Richter also painted an oil portrait of the same subject, ‘Queen Elizabeth’, in 1967 (repr. ‘Werkübersicht/Catalogue raisonné 1962–1993’, in Gerhard Richter, exh. cat., Musée d'art moderne de la ville de Paris, Paris 1993, III, [p.21], no.168). It also depicts the head of the Queen, but was based on a different photograph to the one used for the ‘Elizabeth’ lithographs.
In the period 1965–74, during which Richter made most of his prints, the same or similar subjects often occurred in his paintings and prints. Photography has played an important part in Richter's career. After 1962 he frequently painted images from photographs found in albums and newspaper or magazine publications. In his prints Richter developed some of the complex issues first explored in his mostly monochromatic ‘photopaintings’. He stopped working in print media in 1974, at about the same time as he gave up painting from found photographs, and began to use photographs he took himself. On the links between Richter's photographs and printmaking, Paoletti (ibid.) writes:
Richter's early exploration of printmaking seems to be connected with his use of photographs from mass communication. By replicating such images in painting, he engaged in what he has called a ‘flight’ away from art, to anonymous imagery with ‘no style, no composition, no judgement’. In his prints Richter additionally confronts the possibility of using one multiple to make another. Insofar as some of the prints are in large editions and nearly all of them involve a photographic process (offset, silkscreen, collotype), there are real questions raised about the differences between Richter's prints and the original newspaper or magazine illustration. Moreover, the look of the prints is the same as massmedia illustration, if somewhat less legible. Just as Richter balances his paintings between realism and abstraction, he works at the boundary between art and non-art in his prints - a way of saying, perhaps, that he does not admit the distinction or that he thinks the issue is false.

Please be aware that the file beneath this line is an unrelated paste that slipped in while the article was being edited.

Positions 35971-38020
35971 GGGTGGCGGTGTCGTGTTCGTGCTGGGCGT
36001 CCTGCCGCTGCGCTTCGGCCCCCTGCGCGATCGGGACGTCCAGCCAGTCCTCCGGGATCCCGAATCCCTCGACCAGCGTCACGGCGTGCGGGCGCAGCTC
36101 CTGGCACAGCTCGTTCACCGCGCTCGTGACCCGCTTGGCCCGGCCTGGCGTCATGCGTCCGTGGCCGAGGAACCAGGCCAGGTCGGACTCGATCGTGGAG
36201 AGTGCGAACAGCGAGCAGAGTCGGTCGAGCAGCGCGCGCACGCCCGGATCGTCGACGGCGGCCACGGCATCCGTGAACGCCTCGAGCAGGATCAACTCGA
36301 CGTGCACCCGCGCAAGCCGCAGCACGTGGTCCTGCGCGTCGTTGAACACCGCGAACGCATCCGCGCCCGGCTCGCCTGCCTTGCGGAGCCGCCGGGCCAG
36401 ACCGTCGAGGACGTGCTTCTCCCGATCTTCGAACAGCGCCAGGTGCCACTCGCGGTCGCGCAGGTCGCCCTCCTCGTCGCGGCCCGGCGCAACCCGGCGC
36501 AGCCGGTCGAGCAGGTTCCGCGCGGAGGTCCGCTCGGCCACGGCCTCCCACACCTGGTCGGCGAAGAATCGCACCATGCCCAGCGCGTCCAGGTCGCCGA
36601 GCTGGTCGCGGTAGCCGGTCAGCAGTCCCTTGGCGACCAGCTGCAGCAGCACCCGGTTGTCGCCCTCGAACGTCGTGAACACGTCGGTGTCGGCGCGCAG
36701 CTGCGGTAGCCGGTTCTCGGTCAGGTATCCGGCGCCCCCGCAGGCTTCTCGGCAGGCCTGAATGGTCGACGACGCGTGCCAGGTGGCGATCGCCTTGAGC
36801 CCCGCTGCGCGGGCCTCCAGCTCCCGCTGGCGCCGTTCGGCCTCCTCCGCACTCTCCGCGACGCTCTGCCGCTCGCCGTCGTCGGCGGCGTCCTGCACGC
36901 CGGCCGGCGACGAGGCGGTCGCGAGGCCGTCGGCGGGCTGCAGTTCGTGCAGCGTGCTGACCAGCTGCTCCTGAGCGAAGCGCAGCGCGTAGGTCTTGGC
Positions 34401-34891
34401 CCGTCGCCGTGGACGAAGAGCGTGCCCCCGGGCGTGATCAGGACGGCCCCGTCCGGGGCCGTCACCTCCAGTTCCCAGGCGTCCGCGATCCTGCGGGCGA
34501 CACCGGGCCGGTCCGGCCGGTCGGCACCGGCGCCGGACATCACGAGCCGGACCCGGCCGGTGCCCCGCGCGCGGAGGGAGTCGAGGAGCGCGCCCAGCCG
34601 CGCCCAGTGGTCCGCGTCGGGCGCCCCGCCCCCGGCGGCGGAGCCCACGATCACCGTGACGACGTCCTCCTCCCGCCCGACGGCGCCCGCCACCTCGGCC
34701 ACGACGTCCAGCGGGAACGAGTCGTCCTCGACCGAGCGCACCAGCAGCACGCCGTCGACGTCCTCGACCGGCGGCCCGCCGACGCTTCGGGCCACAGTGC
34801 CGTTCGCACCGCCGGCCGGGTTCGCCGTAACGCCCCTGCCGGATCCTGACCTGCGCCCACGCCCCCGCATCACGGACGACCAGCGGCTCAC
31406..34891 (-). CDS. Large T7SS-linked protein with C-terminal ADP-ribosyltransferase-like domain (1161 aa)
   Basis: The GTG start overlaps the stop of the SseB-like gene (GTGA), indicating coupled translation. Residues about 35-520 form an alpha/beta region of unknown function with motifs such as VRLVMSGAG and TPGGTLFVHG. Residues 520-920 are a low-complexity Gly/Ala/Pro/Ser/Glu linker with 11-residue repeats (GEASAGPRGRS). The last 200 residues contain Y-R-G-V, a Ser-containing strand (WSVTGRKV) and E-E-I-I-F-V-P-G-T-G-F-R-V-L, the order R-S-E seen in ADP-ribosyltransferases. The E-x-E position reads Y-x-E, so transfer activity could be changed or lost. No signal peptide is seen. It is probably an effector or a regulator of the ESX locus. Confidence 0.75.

The importance of photographs in Richter's work is such that he has exhibited them as an encyclopaedic and ever-growing work on their own, entitled ‘Atlas’, in 1976 and 1989. Richter's ‘Atlas’ does not include every source photograph he has collected or taken (on neither occasion was the photograph for P77207 included; Richter told the compiler that he had not kept the photograph on which P77207 is based). However, the many hundreds of photographs collected by the artist and displayed in a series of standard frames in the ‘Atlas’ sequence underline the continuing importance of photography in Richter's approach to selecting images. In an entry in his journal dated 12 October 1986 Richter wrote about how he chose his motifs from the copious quantities of images (in this instance, landscapes) with which he is confronted every day: ‘I see innumerable landscapes, photograph scarcely one in a hundred thousand, paint scarcely one of a hundred photographs - thus I look for something quite specific; I can conclude from that, that I know what I want’ (‘Gerhard Richter: Notes 1966–1990’, in Gerhard Richter, exh. cat., Tate Gallery 1991, p.119).
The artist has approved this entry.